Estate agents welcome Commons defeat on banning tenancy fees (From East London and West Essex Guardian Series)
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The proposal by Labour Party to ban letting agents from charging fees to tenants was defeated in the House of Commons on Tuesday
A director of an estate agent has labelled the Labour Party's proposal to ban tenancy fees as 'ridiculous'.
Earlier this week, a vote initiated by Ed Miliband's party to ban letting agents from charging tenants fees was defeated in the House of Commons by 281 to 228.
The proposed amendment to the Consumer Right Bill has been slammed by Jo Wilson, lettings director of Mullock Wells, based in Epping High Street as being 'profoundly anti-tenant'.
"This ridiculous proposal was at base profoundly anti-tenant, and I’m relieved that the House of Commons has seen sense and voted against it.
"It’s a victory not only for the industry, but also for tenants themselves, who would have been lumbered with higher rents, less transparency, and a diminished rental supply as a result."
Ms Wilson explained how setting up a tenancy incurs real costs and these must be paid by either tenant or landlord.
"If the landlord had been forced to pay, the cost would simply become a hidden part of the monthly rent - which would have inevitably gone up - rather than clearly expressed as a separate fee.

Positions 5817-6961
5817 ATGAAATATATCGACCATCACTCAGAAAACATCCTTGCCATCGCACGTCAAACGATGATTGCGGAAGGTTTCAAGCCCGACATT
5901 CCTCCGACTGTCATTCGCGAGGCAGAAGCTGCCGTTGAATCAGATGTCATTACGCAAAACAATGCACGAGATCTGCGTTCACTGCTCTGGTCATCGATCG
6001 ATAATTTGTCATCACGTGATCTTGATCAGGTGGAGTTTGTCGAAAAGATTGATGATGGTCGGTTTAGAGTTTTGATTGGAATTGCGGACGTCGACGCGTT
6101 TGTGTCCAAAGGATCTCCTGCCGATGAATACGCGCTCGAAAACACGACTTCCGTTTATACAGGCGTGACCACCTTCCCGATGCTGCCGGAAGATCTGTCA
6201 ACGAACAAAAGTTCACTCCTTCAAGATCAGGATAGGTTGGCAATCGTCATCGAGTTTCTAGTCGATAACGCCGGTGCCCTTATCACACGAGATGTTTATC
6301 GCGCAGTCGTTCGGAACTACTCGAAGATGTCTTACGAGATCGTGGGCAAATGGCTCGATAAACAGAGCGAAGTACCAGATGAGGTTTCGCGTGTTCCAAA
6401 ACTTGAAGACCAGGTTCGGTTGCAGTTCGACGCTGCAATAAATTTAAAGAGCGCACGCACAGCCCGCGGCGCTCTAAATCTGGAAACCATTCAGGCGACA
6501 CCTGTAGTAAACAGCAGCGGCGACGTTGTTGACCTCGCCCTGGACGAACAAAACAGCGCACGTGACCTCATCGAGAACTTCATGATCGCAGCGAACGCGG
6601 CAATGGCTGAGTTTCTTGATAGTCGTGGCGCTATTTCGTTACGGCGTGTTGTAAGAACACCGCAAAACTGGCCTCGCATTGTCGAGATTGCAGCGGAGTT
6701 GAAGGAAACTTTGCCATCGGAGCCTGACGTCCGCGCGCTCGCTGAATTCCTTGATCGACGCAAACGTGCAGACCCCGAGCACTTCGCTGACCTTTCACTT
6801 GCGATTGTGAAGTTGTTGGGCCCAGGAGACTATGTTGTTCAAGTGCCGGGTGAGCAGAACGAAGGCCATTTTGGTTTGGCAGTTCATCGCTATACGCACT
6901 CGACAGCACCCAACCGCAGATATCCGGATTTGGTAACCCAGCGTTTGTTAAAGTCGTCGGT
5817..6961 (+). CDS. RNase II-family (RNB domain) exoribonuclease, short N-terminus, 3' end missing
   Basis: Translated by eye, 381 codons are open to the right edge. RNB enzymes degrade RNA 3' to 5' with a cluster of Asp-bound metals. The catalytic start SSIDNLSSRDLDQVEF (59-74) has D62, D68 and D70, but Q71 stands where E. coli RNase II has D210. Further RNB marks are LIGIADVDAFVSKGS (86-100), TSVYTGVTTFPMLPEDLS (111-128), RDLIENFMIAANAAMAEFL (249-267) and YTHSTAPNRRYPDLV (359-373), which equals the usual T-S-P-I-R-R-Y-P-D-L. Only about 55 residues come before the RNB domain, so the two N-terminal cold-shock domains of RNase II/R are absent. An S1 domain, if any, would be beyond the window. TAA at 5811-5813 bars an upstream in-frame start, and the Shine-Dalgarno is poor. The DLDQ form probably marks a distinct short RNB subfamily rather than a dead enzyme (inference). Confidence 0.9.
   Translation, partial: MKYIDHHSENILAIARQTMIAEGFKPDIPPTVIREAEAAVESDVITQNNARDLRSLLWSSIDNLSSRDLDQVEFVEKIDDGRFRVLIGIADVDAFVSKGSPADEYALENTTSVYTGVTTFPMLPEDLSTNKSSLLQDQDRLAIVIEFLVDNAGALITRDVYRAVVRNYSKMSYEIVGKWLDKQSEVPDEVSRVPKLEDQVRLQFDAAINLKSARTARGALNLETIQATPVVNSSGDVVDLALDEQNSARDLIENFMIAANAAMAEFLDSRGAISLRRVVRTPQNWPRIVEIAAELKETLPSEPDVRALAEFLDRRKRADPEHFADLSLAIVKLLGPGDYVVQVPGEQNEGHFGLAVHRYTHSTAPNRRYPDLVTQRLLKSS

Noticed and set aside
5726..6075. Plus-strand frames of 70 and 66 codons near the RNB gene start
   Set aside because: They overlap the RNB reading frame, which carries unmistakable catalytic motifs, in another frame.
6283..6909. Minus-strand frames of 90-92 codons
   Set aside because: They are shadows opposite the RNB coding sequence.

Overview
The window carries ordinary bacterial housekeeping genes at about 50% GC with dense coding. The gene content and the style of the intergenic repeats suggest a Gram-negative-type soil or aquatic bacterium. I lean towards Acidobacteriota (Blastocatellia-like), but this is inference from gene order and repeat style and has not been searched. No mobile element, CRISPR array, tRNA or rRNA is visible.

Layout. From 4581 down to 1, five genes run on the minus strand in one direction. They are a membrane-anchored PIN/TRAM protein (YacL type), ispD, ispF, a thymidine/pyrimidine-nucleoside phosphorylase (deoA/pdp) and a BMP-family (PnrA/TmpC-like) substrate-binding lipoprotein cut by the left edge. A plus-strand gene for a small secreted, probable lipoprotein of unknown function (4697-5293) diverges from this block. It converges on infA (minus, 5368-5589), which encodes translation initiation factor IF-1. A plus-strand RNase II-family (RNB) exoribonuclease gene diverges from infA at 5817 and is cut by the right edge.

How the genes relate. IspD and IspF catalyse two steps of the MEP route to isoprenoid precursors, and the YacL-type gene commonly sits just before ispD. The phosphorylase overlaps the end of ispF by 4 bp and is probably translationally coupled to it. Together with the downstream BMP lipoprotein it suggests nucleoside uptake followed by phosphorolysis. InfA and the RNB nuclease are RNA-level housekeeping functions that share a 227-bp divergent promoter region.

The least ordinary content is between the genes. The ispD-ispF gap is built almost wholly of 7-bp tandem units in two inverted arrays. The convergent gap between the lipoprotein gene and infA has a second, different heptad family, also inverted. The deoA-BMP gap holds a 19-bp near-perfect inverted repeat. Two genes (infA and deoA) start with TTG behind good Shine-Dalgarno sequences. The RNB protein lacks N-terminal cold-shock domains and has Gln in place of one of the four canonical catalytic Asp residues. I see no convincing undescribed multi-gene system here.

"If the vote had gone through, some agents may also have been tempted to cut corners and reduce the quality of administration they provide – which is something no tenant wants," added Ms Wilson.
During Tuesdays debate in the Commons, Walthamstow MP Stella Creasy mentioned a similar ban had already been introduced in Scotland, and claimed "the experience there has been an increase in the number of letting agents and no effect on the rents people are paying".
David Cameron has said he is prepared to work with Labour on the idea of longer-tenancy agreements, a pledge at the heart of the Labour Party's local and European election campaign.
On the same day, the coalition government announced plans to make estate agents display full details of their fees on their website and in their offices or face a hefty fine and being 'named and shamed' on the Advertising Standards Authority (ASA) website.
Currently, the ASA only permits letting agents to list compulsory tenancy charges upfront.
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